The black and white photo you see here was taken by an amazing photographer named Ulrika Kestere. I follow her blog pretty religiously, www.ulicam.blogspot.com. She lives in Scandanavia, but took this photo while in Italy last spring. I fell in love with the photo, and wanted to use it as a reference for a collage. Very sweetly, Uli gave me permission to do so. I have finally gotten to work on my translation of it, and I have some thoughts that I needed to muddle through as the process deepens.
Firstly, I love the tension in the photo between the horse and the figure. I love the spirit in the animal, I love the body language. The relationship between the two is what intrigued me about the photo to begin with. Somehow, I am having trouble deciding to put the figure in my collage. (Perhaps cause it's a Fellow? My friend James the Boot likes to comment that I always have "ladies" in my artwork. I would reply, "How come you only play songs on the guitar by Men?" Anyway. There's a male figure in one piece of mine, James therefore needs to broaden his setlist at least by one! Ahem...)
Back to the subject at hand. I am pulled to the idea of creating a mirror image of the same horse, or transforming the figure of the trainer into a horse with a similar stance, keeping them connected with the line. This would continue the theme of both "After the Dust Settles, The Fire Burns" and also "But Your Story Weighs So Much More Than My Story." One depicted two horses rearing, and the other depicted elephants on a circus teeter totter, both focused on the idea of interaction between two energies/animals/opinions/forces/what-have-you.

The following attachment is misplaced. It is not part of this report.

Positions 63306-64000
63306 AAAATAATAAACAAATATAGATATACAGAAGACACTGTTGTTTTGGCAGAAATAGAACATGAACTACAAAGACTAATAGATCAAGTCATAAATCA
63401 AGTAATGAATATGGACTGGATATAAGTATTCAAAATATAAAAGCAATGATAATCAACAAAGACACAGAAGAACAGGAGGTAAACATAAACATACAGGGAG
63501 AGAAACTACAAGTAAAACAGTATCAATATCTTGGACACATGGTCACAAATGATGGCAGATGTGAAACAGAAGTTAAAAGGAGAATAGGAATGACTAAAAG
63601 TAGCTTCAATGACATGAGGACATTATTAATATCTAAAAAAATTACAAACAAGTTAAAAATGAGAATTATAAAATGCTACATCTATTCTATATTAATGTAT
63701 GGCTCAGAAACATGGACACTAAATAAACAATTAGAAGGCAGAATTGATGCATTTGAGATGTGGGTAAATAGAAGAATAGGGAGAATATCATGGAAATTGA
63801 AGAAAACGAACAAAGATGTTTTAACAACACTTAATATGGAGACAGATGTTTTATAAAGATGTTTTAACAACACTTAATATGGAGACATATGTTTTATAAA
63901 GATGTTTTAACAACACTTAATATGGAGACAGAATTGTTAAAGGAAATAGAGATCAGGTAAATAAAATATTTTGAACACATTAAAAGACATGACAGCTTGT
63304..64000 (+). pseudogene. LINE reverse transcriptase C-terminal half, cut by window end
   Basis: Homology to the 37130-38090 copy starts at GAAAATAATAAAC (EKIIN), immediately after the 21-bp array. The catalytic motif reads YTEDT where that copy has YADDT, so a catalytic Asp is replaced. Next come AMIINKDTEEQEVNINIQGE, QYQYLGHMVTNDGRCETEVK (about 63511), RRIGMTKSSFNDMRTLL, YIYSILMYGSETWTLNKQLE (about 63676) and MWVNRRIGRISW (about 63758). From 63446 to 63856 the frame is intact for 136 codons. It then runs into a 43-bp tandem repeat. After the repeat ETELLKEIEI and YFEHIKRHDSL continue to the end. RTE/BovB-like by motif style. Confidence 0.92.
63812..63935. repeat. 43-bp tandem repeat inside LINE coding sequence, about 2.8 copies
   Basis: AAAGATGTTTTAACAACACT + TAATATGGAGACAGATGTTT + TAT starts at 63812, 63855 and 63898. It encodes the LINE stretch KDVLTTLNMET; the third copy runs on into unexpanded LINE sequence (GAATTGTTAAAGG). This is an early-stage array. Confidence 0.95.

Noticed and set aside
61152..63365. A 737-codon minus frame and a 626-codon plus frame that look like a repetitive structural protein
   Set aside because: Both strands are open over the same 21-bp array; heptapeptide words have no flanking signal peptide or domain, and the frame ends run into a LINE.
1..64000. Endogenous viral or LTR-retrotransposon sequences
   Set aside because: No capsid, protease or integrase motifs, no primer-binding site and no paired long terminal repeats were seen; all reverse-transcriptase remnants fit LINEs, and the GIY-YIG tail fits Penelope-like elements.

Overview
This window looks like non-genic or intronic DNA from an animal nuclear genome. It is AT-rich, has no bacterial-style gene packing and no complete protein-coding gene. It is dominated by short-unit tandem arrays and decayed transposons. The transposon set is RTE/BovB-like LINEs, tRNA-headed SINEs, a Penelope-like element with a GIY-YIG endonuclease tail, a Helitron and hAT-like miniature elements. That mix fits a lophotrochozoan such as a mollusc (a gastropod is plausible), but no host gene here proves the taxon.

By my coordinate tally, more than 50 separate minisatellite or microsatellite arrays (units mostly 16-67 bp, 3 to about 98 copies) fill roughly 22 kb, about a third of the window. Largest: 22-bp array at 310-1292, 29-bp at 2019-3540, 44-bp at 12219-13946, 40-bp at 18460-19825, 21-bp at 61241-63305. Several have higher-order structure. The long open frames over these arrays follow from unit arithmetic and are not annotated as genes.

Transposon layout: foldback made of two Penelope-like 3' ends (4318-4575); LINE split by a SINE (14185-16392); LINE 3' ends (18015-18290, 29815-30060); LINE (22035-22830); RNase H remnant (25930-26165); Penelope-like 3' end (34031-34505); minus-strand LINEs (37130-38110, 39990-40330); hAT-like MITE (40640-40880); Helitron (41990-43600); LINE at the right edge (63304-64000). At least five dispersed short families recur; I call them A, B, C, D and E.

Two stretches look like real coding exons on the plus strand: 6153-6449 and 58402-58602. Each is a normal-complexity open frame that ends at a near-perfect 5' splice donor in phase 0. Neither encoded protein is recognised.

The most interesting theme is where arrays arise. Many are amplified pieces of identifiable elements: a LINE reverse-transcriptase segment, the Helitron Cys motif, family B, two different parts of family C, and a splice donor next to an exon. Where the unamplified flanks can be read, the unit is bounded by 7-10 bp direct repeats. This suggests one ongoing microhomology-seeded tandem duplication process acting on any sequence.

The other aspect of this process that I am so interested in, is the fact that I have unwittingly turned Uli's depiction of the lovely Italian landscape into something more like Central Oregon. The palette is undeniably the West. The hills look rocky and slightly wild. An early bit of feedback, via text message critique, mentioned Vast. In a way, it seems honest to translate Uli's landscape into a landscape that I am very much attached too, one that resonates so much with me, especially after the Epic Road Trip of the Fall- this is what Oregon looked like as I headed East.
Also- This is a big one. Thirtytwo by forty inches. How does that translate into metric, Scandinavian friends?